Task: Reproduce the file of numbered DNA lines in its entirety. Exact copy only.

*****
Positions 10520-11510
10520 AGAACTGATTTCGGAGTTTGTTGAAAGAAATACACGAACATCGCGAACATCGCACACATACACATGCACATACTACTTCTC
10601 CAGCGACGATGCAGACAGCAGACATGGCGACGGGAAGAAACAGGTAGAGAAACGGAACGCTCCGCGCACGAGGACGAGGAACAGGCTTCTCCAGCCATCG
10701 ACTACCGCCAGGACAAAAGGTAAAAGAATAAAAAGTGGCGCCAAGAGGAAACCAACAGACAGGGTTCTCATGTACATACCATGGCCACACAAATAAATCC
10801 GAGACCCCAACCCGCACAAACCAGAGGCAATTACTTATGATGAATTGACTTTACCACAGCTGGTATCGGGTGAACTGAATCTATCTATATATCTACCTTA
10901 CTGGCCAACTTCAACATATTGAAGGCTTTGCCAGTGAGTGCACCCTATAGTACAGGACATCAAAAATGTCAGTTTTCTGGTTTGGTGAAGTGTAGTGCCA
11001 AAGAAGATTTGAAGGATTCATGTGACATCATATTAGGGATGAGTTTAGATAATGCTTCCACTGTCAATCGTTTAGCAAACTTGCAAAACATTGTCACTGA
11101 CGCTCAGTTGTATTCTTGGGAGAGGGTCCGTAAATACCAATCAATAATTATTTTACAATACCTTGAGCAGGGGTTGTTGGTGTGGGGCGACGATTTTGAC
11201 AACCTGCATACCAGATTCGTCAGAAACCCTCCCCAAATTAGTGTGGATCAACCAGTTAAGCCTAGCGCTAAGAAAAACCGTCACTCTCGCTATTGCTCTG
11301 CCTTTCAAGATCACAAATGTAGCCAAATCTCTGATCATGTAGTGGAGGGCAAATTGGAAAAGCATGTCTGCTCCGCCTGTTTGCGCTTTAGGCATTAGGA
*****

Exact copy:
Positions 10520-11510
10520 AGAACTGATTTCGGAGTTTGTTGAAAGAAATACACGAACATCGCGAACATCGCACACATACACATGCACATACTACTTCTC
10601 CAGCGACGATGCAGACAGCAGACATGGCGACGGGAAGAAACAGGTAGAGAAACGGAACGCTCCGCGCACGAGGACGAGGAACAGGCTTCTCCAGCCATCG
10701 ACTACCGCCAGGACAAAAGGTAAAAGAATAAAAAGTGGCGCCAAGAGGAAACCAACAGACAGGGTTCTCATGTACATACCATGGCCACACAAATAAATCC
10801 GAGACCCCAACCCGCACAAACCAGAGGCAATTACTTATGATGAATTGACTTTACCACAGCTGGTATCGGGTGAACTGAATCTATCTATATATCTACCTTA
10901 CTGGCCAACTTCAACATATTGAAGGCTTTGCCAGTGAGTGCACCCTATAGTACAGGACATCAAAAATGTCAGTTTTCTGGTTTGGTGAAGTGTAGTGCCA
11001 AAGAAGATTTGAAGGATTCATGTGACATCATATTAGGGATGAGTTTAGATAATGCTTCCACTGTCAATCGTTTAGCAAACTTGCAAAACATTGTCACTGA
11101 CGCTCAGTTGTATTCTTGGGAGAGGGTCCGTAAATACCAATCAATAATTATTTTACAATACCTTGAGCAGGGGTTGTTGGTGTGGGGCGACGATTTTGAC
11201 AACCTGCATACCAGATTCGTCAGAAACCCTCCCCAAATTAGTGTGGATCAACCAGTTAAGCCTAGCGCTAAGAAAAACCGTCACTCTCGCTATTGCTCTG
11301 CCTTTCAAGATCACAAATGTAGCCAAATCTCTGATCATGTAGTGGAGGGCAAATTGGAAAAGCATGTCTGCTCCGCCTGTTTGCGCTTTAGGCATTAGGA